Poverty pathways to be mapped across Kenya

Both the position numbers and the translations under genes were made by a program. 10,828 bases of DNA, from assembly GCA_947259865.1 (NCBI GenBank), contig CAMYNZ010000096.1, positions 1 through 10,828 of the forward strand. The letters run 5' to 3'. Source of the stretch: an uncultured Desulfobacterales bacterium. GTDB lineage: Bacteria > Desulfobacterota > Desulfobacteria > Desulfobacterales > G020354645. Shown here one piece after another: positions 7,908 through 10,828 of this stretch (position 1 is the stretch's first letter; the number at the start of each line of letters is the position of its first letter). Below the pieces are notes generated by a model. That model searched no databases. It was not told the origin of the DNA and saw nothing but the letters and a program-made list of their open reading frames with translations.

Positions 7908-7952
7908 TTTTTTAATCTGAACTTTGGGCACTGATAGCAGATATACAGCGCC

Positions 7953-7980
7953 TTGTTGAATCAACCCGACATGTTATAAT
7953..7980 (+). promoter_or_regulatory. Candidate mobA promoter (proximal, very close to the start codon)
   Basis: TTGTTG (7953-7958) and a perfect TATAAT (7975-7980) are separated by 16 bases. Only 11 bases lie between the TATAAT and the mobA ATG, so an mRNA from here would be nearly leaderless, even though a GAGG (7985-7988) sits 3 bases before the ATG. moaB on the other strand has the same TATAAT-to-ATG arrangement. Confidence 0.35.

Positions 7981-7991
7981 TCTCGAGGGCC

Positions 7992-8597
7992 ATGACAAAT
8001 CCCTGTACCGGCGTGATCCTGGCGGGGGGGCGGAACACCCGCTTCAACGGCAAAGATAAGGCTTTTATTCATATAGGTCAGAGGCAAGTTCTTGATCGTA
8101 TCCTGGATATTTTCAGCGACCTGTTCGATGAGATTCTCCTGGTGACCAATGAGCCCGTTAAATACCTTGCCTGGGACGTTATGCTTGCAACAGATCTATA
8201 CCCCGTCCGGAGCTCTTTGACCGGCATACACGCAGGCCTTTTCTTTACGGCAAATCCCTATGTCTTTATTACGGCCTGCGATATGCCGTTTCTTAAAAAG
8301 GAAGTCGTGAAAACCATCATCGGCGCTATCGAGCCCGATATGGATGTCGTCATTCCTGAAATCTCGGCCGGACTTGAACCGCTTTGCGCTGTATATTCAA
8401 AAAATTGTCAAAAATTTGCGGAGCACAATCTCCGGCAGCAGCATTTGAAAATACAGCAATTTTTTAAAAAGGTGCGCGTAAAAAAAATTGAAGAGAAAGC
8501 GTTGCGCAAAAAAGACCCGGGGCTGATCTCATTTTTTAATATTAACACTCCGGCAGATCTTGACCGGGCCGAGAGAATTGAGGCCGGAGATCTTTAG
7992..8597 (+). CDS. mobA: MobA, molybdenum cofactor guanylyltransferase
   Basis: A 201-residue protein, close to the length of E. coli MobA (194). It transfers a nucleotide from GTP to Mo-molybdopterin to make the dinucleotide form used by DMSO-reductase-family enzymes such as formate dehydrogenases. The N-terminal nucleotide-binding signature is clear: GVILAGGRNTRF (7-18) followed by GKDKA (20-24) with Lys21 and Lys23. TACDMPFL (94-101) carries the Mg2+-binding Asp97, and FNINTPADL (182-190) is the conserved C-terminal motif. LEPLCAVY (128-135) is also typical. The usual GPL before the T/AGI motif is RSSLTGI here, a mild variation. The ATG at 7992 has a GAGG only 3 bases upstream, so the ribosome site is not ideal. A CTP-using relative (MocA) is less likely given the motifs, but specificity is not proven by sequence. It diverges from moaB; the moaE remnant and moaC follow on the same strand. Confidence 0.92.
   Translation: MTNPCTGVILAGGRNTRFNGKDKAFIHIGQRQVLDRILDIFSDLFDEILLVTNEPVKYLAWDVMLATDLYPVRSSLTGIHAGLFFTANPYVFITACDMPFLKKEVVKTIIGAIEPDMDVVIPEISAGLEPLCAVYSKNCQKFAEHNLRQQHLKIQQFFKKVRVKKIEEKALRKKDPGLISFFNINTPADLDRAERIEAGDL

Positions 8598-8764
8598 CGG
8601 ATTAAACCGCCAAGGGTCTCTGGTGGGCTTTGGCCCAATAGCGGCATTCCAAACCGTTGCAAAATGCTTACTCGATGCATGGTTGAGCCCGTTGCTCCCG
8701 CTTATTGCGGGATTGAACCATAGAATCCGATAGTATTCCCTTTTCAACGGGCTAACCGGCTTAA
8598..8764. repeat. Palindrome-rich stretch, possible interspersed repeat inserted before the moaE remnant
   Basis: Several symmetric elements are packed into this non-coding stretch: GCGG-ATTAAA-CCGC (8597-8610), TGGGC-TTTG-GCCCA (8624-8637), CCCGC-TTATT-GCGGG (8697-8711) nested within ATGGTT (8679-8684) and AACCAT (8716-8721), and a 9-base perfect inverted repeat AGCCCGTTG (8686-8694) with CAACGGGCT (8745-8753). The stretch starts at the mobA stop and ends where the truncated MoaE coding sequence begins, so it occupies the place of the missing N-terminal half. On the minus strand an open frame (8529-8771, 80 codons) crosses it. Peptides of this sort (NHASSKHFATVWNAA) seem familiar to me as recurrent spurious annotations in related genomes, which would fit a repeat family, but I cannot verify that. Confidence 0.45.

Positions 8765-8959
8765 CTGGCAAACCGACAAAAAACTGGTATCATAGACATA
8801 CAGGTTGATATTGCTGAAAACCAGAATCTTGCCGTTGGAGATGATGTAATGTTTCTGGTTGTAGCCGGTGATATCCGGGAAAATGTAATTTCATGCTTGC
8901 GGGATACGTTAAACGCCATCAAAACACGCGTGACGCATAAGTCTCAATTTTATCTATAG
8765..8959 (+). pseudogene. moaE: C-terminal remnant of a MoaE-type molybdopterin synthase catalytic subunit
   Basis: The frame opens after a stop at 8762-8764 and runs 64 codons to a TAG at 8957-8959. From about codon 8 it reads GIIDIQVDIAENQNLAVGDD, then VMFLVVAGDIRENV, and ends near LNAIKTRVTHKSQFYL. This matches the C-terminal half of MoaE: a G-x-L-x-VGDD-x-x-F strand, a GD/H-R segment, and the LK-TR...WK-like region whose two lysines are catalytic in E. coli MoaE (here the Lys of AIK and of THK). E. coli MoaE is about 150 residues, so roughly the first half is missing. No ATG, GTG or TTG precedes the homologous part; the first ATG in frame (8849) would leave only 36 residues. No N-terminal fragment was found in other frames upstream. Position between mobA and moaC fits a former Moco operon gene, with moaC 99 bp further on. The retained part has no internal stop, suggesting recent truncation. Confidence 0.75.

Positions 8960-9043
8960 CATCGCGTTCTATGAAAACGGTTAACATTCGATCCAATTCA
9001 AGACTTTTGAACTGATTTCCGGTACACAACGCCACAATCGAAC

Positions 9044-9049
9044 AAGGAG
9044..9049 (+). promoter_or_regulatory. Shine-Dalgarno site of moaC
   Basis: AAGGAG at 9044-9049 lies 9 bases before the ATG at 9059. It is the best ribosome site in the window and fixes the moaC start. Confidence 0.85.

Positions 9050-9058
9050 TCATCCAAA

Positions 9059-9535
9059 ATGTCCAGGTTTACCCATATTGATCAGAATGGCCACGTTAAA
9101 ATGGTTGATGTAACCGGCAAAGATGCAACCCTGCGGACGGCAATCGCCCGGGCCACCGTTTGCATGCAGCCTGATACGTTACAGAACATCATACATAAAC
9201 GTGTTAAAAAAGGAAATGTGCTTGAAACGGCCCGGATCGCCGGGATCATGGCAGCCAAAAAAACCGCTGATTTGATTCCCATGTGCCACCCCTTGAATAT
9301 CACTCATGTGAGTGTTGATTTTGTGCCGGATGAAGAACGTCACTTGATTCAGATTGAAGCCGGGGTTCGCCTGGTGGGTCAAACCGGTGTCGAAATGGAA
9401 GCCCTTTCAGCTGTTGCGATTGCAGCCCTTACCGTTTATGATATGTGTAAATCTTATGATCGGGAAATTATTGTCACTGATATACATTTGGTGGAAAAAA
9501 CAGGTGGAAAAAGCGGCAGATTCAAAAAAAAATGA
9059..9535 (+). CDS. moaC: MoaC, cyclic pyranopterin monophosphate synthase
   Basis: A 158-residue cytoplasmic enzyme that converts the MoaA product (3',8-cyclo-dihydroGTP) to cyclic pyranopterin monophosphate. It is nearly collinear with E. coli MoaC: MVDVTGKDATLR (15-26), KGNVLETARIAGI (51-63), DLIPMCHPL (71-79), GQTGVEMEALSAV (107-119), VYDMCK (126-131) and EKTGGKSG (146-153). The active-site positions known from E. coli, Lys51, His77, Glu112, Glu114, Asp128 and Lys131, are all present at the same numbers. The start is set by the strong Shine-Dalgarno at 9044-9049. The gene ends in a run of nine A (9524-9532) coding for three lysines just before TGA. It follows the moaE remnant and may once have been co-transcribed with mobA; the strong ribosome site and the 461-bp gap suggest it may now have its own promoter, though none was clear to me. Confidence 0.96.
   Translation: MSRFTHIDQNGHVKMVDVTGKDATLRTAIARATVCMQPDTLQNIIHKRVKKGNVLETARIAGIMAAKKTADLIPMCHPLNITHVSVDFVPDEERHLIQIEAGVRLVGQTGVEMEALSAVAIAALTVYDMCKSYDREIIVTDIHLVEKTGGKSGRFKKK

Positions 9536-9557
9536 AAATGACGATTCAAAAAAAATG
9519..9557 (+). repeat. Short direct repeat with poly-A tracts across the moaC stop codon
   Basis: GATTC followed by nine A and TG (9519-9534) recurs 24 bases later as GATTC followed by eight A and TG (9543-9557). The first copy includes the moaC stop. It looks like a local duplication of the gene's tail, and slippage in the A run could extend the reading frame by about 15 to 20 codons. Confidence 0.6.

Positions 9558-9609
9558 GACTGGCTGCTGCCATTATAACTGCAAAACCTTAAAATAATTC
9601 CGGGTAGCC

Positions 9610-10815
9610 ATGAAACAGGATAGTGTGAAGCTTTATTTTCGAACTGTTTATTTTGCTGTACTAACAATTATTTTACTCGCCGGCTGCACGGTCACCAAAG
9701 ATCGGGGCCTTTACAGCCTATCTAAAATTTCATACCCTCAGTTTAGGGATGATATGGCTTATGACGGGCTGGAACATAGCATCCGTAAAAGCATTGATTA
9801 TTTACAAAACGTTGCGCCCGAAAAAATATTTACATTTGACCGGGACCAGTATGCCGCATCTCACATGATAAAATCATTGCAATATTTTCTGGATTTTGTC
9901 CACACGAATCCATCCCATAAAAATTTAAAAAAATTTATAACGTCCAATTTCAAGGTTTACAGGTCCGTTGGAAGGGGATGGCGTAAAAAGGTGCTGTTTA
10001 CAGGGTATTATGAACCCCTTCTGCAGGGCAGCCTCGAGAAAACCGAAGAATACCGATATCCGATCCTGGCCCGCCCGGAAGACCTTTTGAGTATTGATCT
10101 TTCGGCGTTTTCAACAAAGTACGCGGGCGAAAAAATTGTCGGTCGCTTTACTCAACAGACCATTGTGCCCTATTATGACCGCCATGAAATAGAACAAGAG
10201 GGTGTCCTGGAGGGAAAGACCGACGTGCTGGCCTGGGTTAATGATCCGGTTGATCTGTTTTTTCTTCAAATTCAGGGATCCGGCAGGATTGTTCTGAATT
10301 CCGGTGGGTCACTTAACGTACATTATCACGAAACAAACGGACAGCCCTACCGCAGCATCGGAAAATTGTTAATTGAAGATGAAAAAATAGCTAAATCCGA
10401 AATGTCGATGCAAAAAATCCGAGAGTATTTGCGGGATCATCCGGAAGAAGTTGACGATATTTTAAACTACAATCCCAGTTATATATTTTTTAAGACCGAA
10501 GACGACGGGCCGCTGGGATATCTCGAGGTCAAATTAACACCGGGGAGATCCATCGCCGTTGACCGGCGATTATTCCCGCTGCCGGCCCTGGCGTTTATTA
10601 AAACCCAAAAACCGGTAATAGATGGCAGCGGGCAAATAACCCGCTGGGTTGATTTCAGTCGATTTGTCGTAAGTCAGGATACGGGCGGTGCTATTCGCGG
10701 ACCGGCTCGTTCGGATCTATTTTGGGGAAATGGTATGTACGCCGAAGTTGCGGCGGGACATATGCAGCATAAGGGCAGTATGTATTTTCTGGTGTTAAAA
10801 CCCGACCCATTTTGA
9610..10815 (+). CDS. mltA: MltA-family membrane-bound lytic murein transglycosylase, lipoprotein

The Kenya Government on 23 June 2005 announced that it has enlisted the Nairobi-headquartered International Livestock Research Institute (ILRI) to undertake an ambitious study investigating how, when and why Kenyan households move into and out of poverty. A deeper understanding of poverty dynamics can help developing countries better target and tailor pro-poor poverty interventions. ILRI has previously undertaken two similar studies on ‘Pathways out of Poverty and the Role of Livestock’, one in western Kenya and the other in Peru. These were undertaken in collaboration with the Pro-poor Livestock Policy Initiative of the Food and Agricultural Organization of the United Nations and Dr. Anirudh Krishna of Duke University, in the USA, who developed the participatory methods used in the study for similar research he first conducted in India. Remarkably, members of poor communities in India, Kenya and Peru all site the same factors that force households into poverty or help people climb out of poverty: loss or acquisition of livestock is, respectively, key to both. The new study in Kenya will be conducted across the whole country and will include all three of the country’s major livestock systems: pastoral, agro-pastoral and mixed crop-and-livestock production. The information on poverty will be collected in participatory ways and will be coupled with results of Kenya’s formal Welfare Monitoring Survey undertaken by the Ministry of Planning, ILRI’s partner in this new initiative, along with the Ministry of Agriculture. The breadth of the information obtained will allow scientists to answer a wide range of questions about poverty. The better understanding of poverty dynamics gained will help government policymakers and donor agencies better target and tailor pro-poor poverty interventions in this and other developing countries. The Kenya Government has awarded ILRI US$250,000 to undertake this study. 2004 Western Kenya Study: This study revealed that poor families move through six stages of progress out of poverty – from being able to secure food (stage one) to purchasing a sheep or goat (stage six). Fourteen stages were identified and these stages highlight the relative importance of livestock to the poor. The main findings are summarised in an ILRI Top Story. Click here to link to From Poor to Well-Off: Livestock can make a difference. Deep-seated customs can play a significant role in a family's descent into poverty and were identified as such by individuals surveyed. Raising awareness of the crippling effects of these customs, through a media campaign, could help get communities talking about the problems, and this could lead groups to actively seek solutions. The main findings are summarised in an ILRI Top Story. Click here to link to Funerals, Thefts and Bride Price: Livestock Loss Leads to Poverty. Click here to link to the full report Pathways out of Poverty in Western Kenya and the Role of Livestock. 2005 Peru Study: This study found that, overall, the number of households in poverty declined by 19% over 25 years in the 40 Andean communities studied. However, it also found that while some households escaped poverty, other households in the same communities fell into poverty and became poor. In addition to helping households escape poverty, stopping or at least controlling descents is essential to reducing poverty. The hole at the bottom must be plugged before there is any chance of filling the bucket. Else, households will continue slipping into poverty even as other households escape. Diversification of income sources – from livestock, crops and non-agricultural sources – are positively and strongly related to escapes from poverty. Market access, gains from small businesses, and community organizations are also positively and significantly associated with escaping poverty. On the other hand, health, land division, and social expenses (on marriages and funerals) tend to perpetuate poverty. Source: Excerpted from the draft working paper: The Hole at the Bottom of the Bucket: Household Poverty Dynamics in Forty Communities of the Peruvian Andes, Anirudh Krishna, Patti Kristjanson, Judith Kuan, Gustavo Quilca, Maren Radeny, and Alicia Sanchez-Urrelo

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